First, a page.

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Did you know that OS/2 wasn't Microsoft's first non Unix multi-tasking operating system?

Did you know that OS/2 wasn't Microsoft's first non Unix multi-tasking operating system?

  • Comments 44

 Most people know about Microsoft’s official timeline for its operating-system like products

1.      Xenix - Microsoft’s first operating system, which was a version of UNIX that we did for microprocessors. 

2.      MS-DOS/PC-DOS, a 16 bit operating system for the 8086 CPU

3.      Windows (not really an operating system, but it belongs in the timeline).

4.      OS/2, a 16 bit operating system written in joint development with IBM.

5.      Windows NT, a 32 bit operating system for the Intel i386 processor, the Mips R8800 and the DEC Alpha

But most people don’t know about Microsoft’s other multitasking operating system, MS-DOS 4.0 (not to be confused with PC-DOS 4.0)

MS-DOS 4.0 was actually a version of MS-DOS 2.0 that was written in parallel with MS-DOS 3.x (DOS 3.x shipped while DOS 4 was under development, which is why it skipped a version).

DOS 4 was a preemptive real-mode multitasking operating system for the 8086 family of processors.  It had a boatload of cool features, including movable and discardable code segments, movable data segments (the Windows memory manager was a version of the DOS 4 memory manager).  It had the ability to switch screens dynamically – it would capture the foreground screen contents, save it away and switch to a new window.

Bottom line: DOS 4 was an amazing product.  In fact, for many years (up until Windows NT was stable), one of the DOS 4 developers continued to use DOS 4 on his desktop machine as his only operating system.

We really wanted to turn DOS 4 into a commercial version of DOS, but...   Microsoft at the time was a 100% OEM shop – we didn’t sell operating systems, we sold operating systems to hardware vendors who sold operating systems with their hardware.  And in general the way the market worked in 1985 was that no computer manufacturer was interested in a version of DOS if IBM wasn’t interested.  And IBM wasn’t interested in DOS.  They liked the idea of multitasking however, and they were very interested in working with that – in fact, one of their major new products was a product called “TopView”, which was a character mode window manager much like Windows.  The wanted an operating system that had most of the capabilities of DOS 4, but that ran in protected mode on the 286 processor.  So IBM and Microsoft formed the Joint Development Program that shared development resources between the two companies.  And the DOS 4 team went on to be the core of Microsoft’s OS/2 team.

But what about DOS 4?  It turns out that there WERE a couple of OEMs that had bought DOS 4, and Microsoft was contractually required to provide the operating system to them.  So a skeleton crew was left behind to work on DOS and to finish it to the point where the existing DOS OEM’s were satisfied with it.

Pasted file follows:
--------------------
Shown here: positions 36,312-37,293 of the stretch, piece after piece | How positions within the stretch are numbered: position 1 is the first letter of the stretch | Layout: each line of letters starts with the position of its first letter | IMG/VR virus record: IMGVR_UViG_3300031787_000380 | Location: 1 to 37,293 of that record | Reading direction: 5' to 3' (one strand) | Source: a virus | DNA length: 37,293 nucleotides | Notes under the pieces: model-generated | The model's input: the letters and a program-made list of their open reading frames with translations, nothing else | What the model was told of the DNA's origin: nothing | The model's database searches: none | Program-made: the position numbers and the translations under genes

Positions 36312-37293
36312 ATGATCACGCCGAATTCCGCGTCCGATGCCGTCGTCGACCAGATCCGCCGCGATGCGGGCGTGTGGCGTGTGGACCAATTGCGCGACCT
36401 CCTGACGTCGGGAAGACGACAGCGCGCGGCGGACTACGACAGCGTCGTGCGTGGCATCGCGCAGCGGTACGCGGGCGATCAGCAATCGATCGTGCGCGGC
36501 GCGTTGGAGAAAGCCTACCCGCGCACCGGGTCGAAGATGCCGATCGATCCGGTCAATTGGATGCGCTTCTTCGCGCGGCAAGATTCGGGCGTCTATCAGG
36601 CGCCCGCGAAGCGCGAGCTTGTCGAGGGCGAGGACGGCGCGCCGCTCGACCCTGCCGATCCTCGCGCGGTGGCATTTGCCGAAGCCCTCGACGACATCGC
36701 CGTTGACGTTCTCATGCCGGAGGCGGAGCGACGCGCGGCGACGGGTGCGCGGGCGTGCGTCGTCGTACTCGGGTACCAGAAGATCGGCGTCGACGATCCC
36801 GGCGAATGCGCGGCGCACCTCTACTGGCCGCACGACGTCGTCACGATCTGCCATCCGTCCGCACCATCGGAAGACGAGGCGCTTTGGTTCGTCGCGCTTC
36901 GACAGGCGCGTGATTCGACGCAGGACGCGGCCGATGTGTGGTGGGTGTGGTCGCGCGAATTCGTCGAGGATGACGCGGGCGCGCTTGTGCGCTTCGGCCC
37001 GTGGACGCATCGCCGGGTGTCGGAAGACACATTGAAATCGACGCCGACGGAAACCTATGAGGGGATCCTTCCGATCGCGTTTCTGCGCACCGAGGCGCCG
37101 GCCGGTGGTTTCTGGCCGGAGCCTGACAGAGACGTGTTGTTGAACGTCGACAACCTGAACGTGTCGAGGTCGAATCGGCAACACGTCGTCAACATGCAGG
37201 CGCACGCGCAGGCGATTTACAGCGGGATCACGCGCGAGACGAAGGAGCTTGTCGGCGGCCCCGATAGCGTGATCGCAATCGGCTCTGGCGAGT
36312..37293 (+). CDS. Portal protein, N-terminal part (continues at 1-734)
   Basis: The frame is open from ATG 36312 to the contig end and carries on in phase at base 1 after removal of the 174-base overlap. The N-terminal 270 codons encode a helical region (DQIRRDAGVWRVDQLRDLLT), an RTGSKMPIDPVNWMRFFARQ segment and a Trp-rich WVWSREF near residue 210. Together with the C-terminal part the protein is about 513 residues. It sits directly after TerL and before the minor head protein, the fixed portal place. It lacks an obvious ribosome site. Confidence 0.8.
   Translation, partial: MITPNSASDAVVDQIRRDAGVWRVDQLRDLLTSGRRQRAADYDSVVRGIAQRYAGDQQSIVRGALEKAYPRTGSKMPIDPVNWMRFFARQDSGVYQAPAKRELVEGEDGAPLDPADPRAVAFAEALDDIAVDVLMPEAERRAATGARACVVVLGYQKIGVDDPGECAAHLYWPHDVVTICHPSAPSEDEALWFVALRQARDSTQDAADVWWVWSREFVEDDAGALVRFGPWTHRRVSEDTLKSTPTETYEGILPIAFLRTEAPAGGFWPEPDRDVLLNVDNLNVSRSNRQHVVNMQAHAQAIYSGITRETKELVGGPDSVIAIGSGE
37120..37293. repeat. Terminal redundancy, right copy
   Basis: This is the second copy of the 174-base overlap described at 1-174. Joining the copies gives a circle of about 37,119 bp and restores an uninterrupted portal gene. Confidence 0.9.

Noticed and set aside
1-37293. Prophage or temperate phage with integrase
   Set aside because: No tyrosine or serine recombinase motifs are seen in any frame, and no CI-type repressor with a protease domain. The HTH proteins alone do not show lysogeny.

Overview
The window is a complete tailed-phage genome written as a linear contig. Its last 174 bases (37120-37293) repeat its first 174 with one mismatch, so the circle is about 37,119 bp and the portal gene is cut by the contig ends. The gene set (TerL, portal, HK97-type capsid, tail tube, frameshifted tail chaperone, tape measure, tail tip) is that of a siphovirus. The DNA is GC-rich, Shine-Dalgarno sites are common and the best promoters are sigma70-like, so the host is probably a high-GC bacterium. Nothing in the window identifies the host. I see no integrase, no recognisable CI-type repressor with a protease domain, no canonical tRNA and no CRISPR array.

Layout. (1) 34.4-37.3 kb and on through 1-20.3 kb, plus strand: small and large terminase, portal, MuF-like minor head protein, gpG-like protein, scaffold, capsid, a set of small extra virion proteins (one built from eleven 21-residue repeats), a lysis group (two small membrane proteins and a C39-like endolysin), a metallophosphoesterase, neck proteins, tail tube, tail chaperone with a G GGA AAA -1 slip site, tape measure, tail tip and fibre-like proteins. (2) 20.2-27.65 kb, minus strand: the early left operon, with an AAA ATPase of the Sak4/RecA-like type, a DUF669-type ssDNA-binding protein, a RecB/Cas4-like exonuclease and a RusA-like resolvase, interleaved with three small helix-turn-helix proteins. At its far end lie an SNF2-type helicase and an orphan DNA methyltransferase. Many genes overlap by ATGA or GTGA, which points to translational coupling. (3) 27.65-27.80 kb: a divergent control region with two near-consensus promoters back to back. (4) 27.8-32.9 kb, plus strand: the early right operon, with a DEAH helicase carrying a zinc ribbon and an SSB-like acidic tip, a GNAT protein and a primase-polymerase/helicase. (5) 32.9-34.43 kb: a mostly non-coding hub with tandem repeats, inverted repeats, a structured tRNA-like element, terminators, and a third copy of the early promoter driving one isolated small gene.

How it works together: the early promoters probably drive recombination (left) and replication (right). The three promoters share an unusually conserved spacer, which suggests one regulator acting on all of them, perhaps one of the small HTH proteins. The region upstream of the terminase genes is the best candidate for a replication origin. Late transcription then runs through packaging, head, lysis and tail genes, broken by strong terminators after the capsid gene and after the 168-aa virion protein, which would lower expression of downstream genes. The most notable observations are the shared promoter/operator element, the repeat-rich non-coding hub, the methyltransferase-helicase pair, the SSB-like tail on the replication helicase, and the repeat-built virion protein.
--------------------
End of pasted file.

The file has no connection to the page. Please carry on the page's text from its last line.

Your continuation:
Edit: To fix the title which somehow got messed up.


  • Wasn't MS-DOS / PC-DOS also a joint deal with IBM?
  • Did you just make this up, or did you read something someone else had just made up?
  • see

    or just search google for "history of dos"
  • @pjm
    "Did you just make this up, or did you read something someone else had just made up?"

    So, you know Mr. Osterman has worked for Microsoft since the mid-80's right? And that he started there, on the DOS 4 project? You might want to check his bio.
  • Is there anywhere to get a copy of this nowadays?
  • @engmar

    Feh. The story is uncorroberated BS.

    Didn't see any mention of working for MS on his site, and you'd certainly think he'd of mentioned this in his 'article.' Feh. The story is uncorroberated BS.
  • pjm, Actually I have worked at Microsoft since 1984. Here's my bio from the first post:

    The timeline you quoted above is the official timeline, it doesn't include either multitasking MS-DOS 4.0 or multitasking MS-DOS 4.1. But they did exist, primarily for the OEMs that had contracted it. I couldn't find a reference for the Goupil contract, but here's a reference to DOS 4.1 which was done for ICL:

    Just because you're not familiar with a product doesn't mean that it doesn't exist.

    Louis: Actually the relationship between MS-DOS and PC-DOS is somewhat complicated. I'll try to write about that tomorrow.
  • I have Xenix.

    I also have a *manual* for DOS 4.0.
    When DOS 3.1 came out for the AT, I heard about the task switching stuff, ( that the DOS 5.0 shell did ), and had my friend get me a maunal from Daharan. No software, but I did get the manual. Later, DOS 5.0 had the features.
  • I have a vague memory of using this. It would have been in 1988 when I was working at STL for the summer - STL was the research part of STC (who owned ICL and was later taken over by Nortel ). Some of the ICL PCs at STL had a multitasking DOS4 on them.
  • I used MS-DOS 4.0 as a kid in Hong Kong in the late 80's when/where piracy was thriving. There's a computer shopping centre called Golden and I remember there were about 20 shops sharing the same OEM copy of MS-DOS 4.0!
  • if i remember correctly, Apricot also had this version of DOS as an OEM product, they were later taken over by Mitsubishi
  • I remember that Microsoft was kind of annoyed/surprised when IBM shipped PC DOS 4.0. IIRC the main reason/feature for/of IBM's DOS 4.0 was the >32MB partition support.

    Digital Research had a multi-user version of their CP/M-86. In 1989 we used a multi-user DOS clone made by a another American company, which I don't remember anymore. We used it for a dial-in server with about 4 modems.
  • LSN WebLog » Did you know that OS/2 wasn’t Microsoft’s first non Unix multi-tasking operating system?
  • I have MS-DOS 4.01, but for sure is the one that in reality is 9.x right?
  • 3.x excuse me :)
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